All About Glass
All About Glass
This is your resource for exploring various topics in glass: delve deeper with this collection of articles, multimedia, and virtual books all about glass. Content is frequently added to the area, so check back for new items. If you have a topic you'd like to see covered, send us your suggestion. If you have a specific question, Ask a Librarian at our Rakow Research Library.
In 1975, The Corning Museum of Glass acquired a fragment with enameled ornament that was attributed to the late Hellenistic or early Roman period. 1 It was purchased in the marketplace, and the Museum has no record of its history. The purpose of this note is to suggest that it may have been
In A.D. 301, Emperor Diocletian attempted to halt a rapid rise in prices by issuing his Edictum de pretiis (Edict on prices), which established maximum prices and wages throughout the Roman Empire. Copies of the edict were inscribed in Latin or Greek on marble panels and posted in prominent places.
Until about 50 B.C. glass objects could only be made slowly due to the limited techniques available. One bottle could take several days to make via casting or cutting techniques. Core-formed objects may have taken 45 minutes to create. Glass furnace technology was such that only small amounts of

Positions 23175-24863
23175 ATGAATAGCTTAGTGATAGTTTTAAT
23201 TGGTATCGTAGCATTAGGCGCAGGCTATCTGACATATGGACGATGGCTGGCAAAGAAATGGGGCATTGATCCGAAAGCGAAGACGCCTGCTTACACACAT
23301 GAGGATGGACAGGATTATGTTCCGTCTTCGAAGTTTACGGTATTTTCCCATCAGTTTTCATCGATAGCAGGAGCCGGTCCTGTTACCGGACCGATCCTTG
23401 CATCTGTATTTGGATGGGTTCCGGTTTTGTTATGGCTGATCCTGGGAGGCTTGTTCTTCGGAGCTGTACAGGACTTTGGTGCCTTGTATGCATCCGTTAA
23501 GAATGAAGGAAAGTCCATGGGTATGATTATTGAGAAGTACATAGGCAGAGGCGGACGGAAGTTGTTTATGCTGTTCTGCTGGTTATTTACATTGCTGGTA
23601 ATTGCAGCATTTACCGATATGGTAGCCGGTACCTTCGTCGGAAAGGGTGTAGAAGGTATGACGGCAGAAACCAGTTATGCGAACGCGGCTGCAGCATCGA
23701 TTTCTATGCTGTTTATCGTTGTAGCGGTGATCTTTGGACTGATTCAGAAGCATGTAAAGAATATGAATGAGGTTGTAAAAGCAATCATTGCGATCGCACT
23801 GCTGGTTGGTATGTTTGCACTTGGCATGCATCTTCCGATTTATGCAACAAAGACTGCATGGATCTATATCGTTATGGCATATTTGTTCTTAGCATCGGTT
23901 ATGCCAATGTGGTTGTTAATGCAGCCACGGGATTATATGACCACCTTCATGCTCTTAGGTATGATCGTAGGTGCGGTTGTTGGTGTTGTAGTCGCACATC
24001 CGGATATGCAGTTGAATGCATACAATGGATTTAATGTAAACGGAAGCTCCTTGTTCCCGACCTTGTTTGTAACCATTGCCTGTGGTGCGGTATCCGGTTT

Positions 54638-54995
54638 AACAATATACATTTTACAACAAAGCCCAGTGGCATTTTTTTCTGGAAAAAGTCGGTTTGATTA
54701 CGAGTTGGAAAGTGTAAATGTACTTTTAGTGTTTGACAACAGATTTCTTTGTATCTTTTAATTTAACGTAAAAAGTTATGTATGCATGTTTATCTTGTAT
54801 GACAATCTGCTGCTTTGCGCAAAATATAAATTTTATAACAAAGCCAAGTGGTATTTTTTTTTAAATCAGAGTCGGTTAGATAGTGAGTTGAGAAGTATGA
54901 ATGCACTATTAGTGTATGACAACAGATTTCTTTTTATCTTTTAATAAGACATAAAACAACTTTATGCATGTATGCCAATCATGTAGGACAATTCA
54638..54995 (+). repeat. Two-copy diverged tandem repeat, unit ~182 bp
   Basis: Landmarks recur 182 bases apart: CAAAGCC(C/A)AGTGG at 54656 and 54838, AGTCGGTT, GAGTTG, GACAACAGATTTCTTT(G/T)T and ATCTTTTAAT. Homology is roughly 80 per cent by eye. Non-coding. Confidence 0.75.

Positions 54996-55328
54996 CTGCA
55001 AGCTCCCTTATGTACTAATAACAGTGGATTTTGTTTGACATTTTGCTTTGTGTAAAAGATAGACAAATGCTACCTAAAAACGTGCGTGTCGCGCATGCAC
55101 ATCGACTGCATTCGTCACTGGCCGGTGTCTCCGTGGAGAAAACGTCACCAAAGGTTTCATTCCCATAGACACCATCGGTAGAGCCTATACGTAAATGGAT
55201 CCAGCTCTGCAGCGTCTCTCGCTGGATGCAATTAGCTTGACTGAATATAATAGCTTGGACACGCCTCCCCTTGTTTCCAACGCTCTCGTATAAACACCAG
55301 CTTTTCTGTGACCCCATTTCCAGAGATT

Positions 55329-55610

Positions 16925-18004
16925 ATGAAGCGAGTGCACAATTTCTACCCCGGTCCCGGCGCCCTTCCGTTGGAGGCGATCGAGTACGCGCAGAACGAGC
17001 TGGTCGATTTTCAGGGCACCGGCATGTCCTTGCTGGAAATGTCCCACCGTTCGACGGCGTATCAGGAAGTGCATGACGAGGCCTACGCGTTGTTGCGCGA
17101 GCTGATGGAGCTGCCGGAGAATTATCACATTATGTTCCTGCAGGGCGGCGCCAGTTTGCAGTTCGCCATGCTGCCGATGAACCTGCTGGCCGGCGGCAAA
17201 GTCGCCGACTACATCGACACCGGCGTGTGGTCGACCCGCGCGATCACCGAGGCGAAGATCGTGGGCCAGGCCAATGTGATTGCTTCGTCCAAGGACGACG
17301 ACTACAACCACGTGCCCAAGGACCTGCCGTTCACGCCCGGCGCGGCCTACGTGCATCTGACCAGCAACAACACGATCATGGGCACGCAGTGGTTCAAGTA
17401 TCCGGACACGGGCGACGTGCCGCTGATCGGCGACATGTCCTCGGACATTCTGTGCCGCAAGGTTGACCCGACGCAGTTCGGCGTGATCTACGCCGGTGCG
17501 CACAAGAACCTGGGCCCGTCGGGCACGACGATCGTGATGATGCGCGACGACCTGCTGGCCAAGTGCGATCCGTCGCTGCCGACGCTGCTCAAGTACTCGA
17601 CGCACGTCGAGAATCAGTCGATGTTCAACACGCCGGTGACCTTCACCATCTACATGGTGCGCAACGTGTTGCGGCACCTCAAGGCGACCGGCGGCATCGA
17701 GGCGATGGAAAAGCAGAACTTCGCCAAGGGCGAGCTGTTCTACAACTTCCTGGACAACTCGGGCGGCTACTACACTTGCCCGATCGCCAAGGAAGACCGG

Listen as curator David Whitehouse describes a Roman cage cup. Cage cups are the most exclusive luxury glasses made in the later Roman Empire. They date from about AD 250 to the mid-fourth century. Cutting and grinding a single thick-walled blank was a laborious and risky process. If just one mesh
Learn about Gold Glass from Ancient Rome, and also, how to make gold glass today. This video was featured in the exhibit "Reflecting Antiquity" at The Corning Museum of Glass, February 15- May 27, 2008.
Learn about ancient iridized glass and a method for creating iridized glass surfaces. This video was featured in the exhibit "Reflecting Antiquity" at The Corning Museum of Glass, February 15- May 27, 2008. Note: the method portrayed uses stannous chloride fumes, which can be highly toxic
Watch experts at the Corning Museum of Glass recreate one of the stranger glass pieces made in Roman times- a jug inside of another, larger jug! This video was featured in the exhibit "Reflecting Antiquity" at The Corning Museum of Glass, February 15- May 27, 2008.
Discover the history of Roman cameo glass, and lean how it is made, with experts at the Corning Museum of Glass. This video was featured in the exhibit "Reflecting Antiquity" at The Corning Museum of Glass, February 15- May 27, 2008.
There are three sources that concern the story of the “flexible” glass of first century Rome: Pliny’s Natural History, Petronius’ Satyricon, and Dio Cassius’ Roman History. Petronius (d. 63 A.D.) published the story before Pliny, who completed his encyclopedia in 78 A.D. Dio Cassius’ story is much